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Human skeletal muscle metabolic responses to 6 days of high-fat overfeeding are associated with dietary n-3PUFA content and muscle oxidative capacity: Human skeletal muscle metabolic responses to 6 days of high-fat overfeeding are associated with dietary n-3PUFA content and muscle oxidative capacity

Research output: Contribution to journalArticlepeer-review

Original languageEnglish
Article numbere14529
Number of pages34
JournalPhysiology Reports
Volume8
Issue number16
DOIs
Accepted/In press10 Jul 2020
Published1 Aug 2020

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  • Wardle et al. REVISED FINAL DRAFT 01072020

    Wardle_et_al._REVISED_FINAL_DRAFT_01072020.docx, 525 KB, application/vnd.openxmlformats-officedocument.wordprocessingml.document

    Uploaded date:14 Jul 2020

    Version:Accepted author manuscript

King's Authors

Abstract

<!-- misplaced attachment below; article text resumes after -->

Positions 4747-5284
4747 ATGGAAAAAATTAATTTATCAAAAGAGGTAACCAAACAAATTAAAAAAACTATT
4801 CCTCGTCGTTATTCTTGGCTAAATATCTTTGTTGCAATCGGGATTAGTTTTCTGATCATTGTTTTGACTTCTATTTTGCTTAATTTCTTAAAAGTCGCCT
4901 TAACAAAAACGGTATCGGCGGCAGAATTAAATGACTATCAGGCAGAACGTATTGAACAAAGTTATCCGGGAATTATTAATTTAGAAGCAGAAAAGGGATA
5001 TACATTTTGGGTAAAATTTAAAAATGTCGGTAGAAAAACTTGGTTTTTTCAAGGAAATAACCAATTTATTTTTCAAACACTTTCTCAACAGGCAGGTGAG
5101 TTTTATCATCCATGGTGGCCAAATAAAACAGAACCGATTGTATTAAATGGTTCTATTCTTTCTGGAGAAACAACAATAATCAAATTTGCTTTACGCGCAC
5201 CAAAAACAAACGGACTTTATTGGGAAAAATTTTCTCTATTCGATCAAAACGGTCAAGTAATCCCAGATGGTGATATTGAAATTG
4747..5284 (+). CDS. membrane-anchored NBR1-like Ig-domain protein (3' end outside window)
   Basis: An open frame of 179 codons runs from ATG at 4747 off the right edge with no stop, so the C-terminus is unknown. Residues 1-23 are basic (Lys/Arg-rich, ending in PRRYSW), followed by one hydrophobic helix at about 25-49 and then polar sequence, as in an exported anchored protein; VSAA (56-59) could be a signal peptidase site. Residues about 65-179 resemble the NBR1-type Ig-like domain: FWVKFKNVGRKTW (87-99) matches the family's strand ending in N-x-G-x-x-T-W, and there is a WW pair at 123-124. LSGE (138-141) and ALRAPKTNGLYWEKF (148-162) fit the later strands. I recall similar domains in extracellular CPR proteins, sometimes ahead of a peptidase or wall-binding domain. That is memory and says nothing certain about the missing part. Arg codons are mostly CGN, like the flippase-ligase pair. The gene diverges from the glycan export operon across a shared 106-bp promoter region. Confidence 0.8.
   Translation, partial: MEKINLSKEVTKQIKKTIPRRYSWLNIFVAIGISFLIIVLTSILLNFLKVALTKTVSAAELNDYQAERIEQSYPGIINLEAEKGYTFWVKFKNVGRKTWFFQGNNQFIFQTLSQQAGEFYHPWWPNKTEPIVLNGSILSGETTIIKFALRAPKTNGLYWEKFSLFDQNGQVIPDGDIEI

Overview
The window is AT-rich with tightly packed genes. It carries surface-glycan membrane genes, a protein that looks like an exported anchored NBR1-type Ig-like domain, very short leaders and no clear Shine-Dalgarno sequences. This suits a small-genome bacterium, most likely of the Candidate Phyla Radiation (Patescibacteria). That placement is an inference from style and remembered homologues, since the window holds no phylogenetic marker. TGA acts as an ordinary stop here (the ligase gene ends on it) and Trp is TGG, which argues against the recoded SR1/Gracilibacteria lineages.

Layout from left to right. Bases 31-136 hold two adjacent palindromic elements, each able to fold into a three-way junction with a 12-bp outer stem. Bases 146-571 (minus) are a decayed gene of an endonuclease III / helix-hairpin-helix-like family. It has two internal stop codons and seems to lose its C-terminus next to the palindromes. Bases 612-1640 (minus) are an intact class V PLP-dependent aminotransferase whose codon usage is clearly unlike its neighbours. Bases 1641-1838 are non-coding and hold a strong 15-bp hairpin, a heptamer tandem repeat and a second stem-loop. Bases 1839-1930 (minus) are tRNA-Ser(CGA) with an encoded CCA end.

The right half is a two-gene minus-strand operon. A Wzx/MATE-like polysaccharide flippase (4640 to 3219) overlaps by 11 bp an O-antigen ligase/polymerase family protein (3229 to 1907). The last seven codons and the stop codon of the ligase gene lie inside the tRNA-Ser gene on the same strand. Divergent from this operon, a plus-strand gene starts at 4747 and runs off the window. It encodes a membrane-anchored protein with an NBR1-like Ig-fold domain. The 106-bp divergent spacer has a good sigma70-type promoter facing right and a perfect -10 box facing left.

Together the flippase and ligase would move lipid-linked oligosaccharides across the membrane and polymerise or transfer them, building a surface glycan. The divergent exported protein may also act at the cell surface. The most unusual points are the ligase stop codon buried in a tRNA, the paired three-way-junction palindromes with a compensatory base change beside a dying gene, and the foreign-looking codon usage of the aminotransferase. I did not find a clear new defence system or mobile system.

Understanding human physiological responses to high-fat energy excess (HFEE) may help combat the development of metabolic disease. We aimed to investigate the impact of manipulating the n-3PUFA content of HFEE diets on whole-body and skeletal muscle markers of insulin sensitivity. Twenty healthy males were overfed (150% energy, 60% fat, 25% carbohydrate, 15% protein) for 6 d. One group (n = 10) received 10% of fat intake as n-3PUFA rich fish oil (HF-FO), and the other group consumed a mix of fats (HF-C). Oral glucose tolerance tests with stable isotope tracer infusions were conducted before, and following, HFEE, with muscle biopsies obtained in basal and insulin-stimulated states for measurement of membrane phospholipids, ceramides, mitochondrial enzyme activities, and PKB and AMPKα2 activity. Insulin sensitivity and glucose disposal did not change following HFEE, irrespective of group. Skeletal muscle ceramide content increased following HFEE (8.5 ± 1.2 to 12.1 ± 1.7 nmol/mg, p =.03), irrespective of group. No change in mitochondrial enzyme activity was observed following HFEE, but citrate synthase activity was inversely associated with the increase in the ceramide content (r=−0.52, p =.048). A time by group interaction was observed for PKB activity (p =.003), with increased activity following HFEE in HF-C (4.5 ± 13.0mU/mg) and decreased activity in HF-FO (−10.1 ± 20.7 mU/mg) following HFEE. Basal AMPKα2 activity increased in HF-FO (4.1 ± 0.6 to 5.3 ± 0.7mU/mg, p =.049), but did not change in HF-C (4.6 ± 0.7 to 3.8 ± 0.9mU/mg) following HFEE. We conclude that early skeletal muscle signaling responses to HFEE appear to be modified by dietary n-3PUFA content, but the potential impact on future development of metabolic disease needs exploring.

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